I didn’t have a tomboy childhood. That’s a very common narrative in the genderqueer community. There’s this idea that we’re supposed to have this specific experience and if we don’t we’re not butch enough or we’re not genderqueer enough.
The popular idea of masculinity is very white, very male, very able bodied tough guy, all these things that I’m not. I’m short, I’m chubby, if somebody tried to fight me I’d run in the opposite direction. And that’s a lot of why I think I’ve shied away from the language of masculinity. A big piece of that is race and the different role of masculinity in Cuban culture. Why is that the only way I can be? What are other types of masculinity that I can identify with?

Davi Koszka:

I work in domestic violence, so there’s this question of how to bring masculinity into that work. There’s questions of how do we bring men in, and genderqueerness and butchness aren’t even part of the conversation.
I am male bodied, I identify as genderqueer, and I have performed many genders over the years.
I saw this ad posted on… and my friend said it was really masculinity in its most negative form. And it got me thinking, because I couldn’t think of what was masculinity in a positive form, that wasn’t about dominance.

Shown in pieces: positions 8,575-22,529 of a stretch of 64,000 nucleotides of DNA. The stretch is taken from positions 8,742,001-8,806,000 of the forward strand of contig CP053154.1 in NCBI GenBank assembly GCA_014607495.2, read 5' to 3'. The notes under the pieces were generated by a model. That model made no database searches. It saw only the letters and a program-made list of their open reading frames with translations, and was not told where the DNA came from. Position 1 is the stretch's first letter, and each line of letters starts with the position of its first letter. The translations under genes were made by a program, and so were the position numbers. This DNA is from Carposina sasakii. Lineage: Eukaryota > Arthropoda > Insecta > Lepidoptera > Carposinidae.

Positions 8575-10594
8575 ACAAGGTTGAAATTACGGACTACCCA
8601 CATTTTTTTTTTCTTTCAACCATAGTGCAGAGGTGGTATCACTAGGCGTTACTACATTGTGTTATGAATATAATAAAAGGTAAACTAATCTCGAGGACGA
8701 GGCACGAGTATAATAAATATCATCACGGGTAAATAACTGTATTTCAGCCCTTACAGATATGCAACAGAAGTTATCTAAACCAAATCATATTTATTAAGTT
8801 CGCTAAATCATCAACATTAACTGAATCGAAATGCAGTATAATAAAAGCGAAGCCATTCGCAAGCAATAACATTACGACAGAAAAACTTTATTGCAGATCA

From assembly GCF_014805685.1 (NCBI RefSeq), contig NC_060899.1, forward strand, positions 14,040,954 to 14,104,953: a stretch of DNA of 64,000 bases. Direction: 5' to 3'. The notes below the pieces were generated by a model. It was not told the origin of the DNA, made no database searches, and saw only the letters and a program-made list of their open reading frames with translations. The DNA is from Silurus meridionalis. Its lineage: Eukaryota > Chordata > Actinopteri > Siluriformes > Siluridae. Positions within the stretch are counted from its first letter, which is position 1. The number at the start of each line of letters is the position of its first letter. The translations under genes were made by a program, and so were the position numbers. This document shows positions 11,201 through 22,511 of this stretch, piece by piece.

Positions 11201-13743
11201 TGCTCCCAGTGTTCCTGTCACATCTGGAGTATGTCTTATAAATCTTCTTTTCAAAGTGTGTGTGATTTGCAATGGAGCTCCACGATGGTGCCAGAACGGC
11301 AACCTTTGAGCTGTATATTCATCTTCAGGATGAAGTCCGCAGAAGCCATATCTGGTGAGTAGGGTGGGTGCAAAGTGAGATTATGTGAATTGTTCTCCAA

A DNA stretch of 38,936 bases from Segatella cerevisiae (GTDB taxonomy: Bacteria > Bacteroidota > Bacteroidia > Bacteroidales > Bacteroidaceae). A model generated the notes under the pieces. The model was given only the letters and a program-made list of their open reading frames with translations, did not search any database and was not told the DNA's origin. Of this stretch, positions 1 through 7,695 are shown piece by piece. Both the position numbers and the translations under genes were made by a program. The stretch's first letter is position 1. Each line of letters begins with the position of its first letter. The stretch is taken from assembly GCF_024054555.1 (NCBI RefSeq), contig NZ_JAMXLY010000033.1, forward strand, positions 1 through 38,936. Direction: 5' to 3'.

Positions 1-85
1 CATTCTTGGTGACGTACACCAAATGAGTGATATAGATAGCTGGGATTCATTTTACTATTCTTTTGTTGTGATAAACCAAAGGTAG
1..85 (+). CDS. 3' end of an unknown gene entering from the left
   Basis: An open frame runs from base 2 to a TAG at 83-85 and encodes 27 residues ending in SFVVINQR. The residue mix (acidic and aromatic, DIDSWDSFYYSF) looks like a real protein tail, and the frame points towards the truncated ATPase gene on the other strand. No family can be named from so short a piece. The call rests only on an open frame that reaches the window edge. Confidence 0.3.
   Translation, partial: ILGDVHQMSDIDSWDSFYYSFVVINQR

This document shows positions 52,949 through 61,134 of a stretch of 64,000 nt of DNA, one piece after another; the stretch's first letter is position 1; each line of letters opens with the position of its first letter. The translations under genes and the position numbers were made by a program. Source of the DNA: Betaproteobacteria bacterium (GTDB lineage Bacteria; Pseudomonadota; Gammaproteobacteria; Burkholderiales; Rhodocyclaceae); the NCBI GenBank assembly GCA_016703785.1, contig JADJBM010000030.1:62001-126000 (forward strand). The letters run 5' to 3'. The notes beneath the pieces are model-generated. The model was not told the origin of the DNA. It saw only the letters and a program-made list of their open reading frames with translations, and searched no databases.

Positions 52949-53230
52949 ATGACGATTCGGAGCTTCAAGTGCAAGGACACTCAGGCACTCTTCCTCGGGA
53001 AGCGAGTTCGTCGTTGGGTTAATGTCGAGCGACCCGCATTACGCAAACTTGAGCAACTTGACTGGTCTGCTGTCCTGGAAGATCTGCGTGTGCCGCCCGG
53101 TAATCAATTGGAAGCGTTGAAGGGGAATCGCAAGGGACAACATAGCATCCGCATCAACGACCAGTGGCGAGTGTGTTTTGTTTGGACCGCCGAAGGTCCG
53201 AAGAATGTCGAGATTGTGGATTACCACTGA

There’s this idea of emasculation. Masculinity as far as I can see is dependent on another person or thing. There’s this idea, oh he’s completely emasculated, he’s dominated by a woman, he’s so whipped. There’s this idea that a pink shirt can be emasculating. So how flimsy is this idea if it’s so dependent on what’s around it?
What I really don’t want to do is reverse the dichotomy of good/bad, and make masculinity a bad thing and femininity a good thing. But I do really want to look at what happens when masculinity is dependent on the dominance of other people.

Boston, MA

Jos Truitt is Executive Director of Development at Feministing. She joined the team in July 2009, became an Editor in August 2011, and Executive Director in September 2013. She writes about a range of topics including transgender issues, abortion access, and media representation. Jos first got involved with organizing when she led a walk out against the Iraq war at her high school, the Boston Arts Academy. She was introduced to the reproductive justice movement while at Hampshire College, where she organized the Civil Liberties and Public Policy Program’s annual reproductive justice conference. She has worked on the National Abortion Federation’s hotline, was a Field Organizer at Choice USA, and has volunteered as a Pro-Choice Clinic Escort. Jos has written for publications including The Guardian, Bilerico, RH Reality Check, Metro Weekly, and the Columbia Journalism Review. She has spoken and trained at numerous national conferences and college campuses about trans issues, reproductive justice, blogging, feminism, and grassroots organizing. Jos completed her MFA in Printmaking at the San Francisco Art Institute in Spring 2013. In her "spare time" she likes to bake and work on projects about mermaids.

Jos Truitt is an Executive Director of Feministing in charge of Development.